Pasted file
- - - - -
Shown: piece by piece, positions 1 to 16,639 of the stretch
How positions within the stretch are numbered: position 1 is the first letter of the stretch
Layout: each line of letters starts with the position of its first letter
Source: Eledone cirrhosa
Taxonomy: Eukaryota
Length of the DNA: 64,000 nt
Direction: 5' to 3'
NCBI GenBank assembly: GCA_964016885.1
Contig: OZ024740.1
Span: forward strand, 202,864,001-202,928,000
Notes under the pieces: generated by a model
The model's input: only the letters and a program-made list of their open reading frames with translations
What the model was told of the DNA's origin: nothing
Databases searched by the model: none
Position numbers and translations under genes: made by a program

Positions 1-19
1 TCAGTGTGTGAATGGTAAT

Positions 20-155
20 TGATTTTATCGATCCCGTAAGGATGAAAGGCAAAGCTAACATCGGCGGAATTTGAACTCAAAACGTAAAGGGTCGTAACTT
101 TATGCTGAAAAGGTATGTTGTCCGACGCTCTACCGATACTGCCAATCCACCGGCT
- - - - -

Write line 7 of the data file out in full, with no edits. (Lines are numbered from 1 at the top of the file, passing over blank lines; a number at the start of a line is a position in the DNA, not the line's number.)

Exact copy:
Direction: 5' to 3'